In 1985, Brad Bellegarde’s life was changed by a dance.
Amid the traditional powwow dances performed at the Canadian Western Agribition in Regina, a small group of youth gathered in a corner – not to perform a sun or round dance, but to breakdance. Seeing the dancers twist and turn on makeshift cardboard to the beat of thumping bass, blasting hip hop and MC rhymes, Bellegarde, six at the time, stood in awe.
“It was something completely different,” says Bellegarde, who now performs under the alias InfoRed. “I wanted to be a breakdancer.”
Immediately following the powwow, Bellegarde went out and bought his first rap tape, Run-DMC’s King of Rock. “I think it was a $20 tape,” says Bellegarde with a chuckle. “I played it over and over again.”
A few years later in Grade 9, Bellegarde was challenged to write a dis rap, a rhyme intended to poke fun at someone. “From that day on, I wrote rhymes every day,” he says. “They were pretty bad at first, but I stuck with it.”
Now 32, having written and produced multiple hip-hop albums and opened for rappers such as Lil’ Kim and Raekwon from the Wu-Tang Clan, Bellegarde says making rhymes is still what draws him to hip hop. “It allows me to express my creativity,” he says. “There’s no linear thinking. I can put anything together.”
Bellegarde says it’s the combination of storytelling and a musical beat that draws many young Aboriginal people to hip-hop music. “Hip hop was embraced by Native culture right off the bat.”
Chris Tyrone Ross, founder of RezX Magazine/Promotions, which targets Aboriginal youth and pop culture, agrees with Bellegarde. “There’s a huge gap between Aboriginal youth and Aboriginal culture, but not between Aboriginal youth and hip-hop music.”
Ross says rappers like InfoRed and Saskatoon’s Lindsay Knight, a.k.a. Eekwol, have great potential to reconnect youth to their culture through Aboriginal storytelling. “Eekwol is a pure hip-hop artist,” he says. “She’s cool but also educational.”
Eekwol’s songs include “Too Sick,” in which she speaks about the effects of culture loss on Aboriginal identity, and “Look East,” a song encouraging Aboriginal men to receive healing and be strong for their people, part of which is rapped in Cree.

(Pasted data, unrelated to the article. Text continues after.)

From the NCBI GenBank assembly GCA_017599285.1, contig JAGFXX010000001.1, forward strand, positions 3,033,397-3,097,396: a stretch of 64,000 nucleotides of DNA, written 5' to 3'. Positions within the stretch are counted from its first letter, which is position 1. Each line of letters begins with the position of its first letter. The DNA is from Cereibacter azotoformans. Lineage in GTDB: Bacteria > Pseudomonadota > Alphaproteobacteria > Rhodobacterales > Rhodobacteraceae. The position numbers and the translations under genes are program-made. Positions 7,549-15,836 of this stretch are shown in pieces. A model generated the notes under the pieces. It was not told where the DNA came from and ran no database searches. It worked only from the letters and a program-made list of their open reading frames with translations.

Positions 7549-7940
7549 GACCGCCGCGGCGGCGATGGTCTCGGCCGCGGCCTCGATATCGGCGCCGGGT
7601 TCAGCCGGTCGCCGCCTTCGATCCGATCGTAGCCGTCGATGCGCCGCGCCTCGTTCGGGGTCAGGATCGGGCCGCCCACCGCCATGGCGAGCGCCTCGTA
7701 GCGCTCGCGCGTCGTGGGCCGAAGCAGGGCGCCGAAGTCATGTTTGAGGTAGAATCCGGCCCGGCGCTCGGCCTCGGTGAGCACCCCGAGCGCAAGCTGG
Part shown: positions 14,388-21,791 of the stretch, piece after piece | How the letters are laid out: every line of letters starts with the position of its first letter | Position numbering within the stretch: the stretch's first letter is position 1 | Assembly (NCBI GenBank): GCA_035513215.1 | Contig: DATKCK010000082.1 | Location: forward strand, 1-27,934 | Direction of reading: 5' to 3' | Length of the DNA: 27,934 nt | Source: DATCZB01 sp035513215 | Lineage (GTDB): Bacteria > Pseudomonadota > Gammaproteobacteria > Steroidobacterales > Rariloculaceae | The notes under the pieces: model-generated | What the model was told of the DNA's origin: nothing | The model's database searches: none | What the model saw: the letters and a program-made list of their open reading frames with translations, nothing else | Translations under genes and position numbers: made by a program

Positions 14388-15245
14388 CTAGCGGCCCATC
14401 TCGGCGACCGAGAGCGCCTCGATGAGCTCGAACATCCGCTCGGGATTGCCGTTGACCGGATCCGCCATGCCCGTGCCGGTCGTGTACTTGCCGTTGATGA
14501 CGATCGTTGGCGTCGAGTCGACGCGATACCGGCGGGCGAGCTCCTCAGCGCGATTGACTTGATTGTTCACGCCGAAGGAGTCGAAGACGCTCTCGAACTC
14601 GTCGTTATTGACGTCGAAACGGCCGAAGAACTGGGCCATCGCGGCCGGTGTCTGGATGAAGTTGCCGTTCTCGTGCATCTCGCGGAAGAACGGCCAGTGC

InfoRed critiques corporate domination of natural resources and the effects that industry projects like the tarsands are having on the environment and Indigenous people in songs like “Crown Control.”
In addition to live performances and producing music, Bellegarde shares his passion with youth in schools and on reserves through workshops. His message focuses on the connection between hip hop and traditional Aboriginal culture.
In hip hop, there are four elements – MCing, DJing, breaking, and graffiti art – says Bellegarde. He compares each of these with the respective singing, drumming, dancing, and costume design of the powwow.
“It’s an easy way to break [our traditional culture] down to the youth,” he says.
Bellegarde also explains the grassroots of the hip-hop movement. “Hip hop was music made by minority groups,” he says. “It was meant to target the social issues of their day without using violence.”
Bellegarde’s experiences both as a rapper and a workshop leader have formed his belief in the redeeming power of hip hop for young people. “Hip hop shows youth how they can be productive without being destructive. Plus, it’s a big bonus to see the smile on their face when they make a rhyme.”
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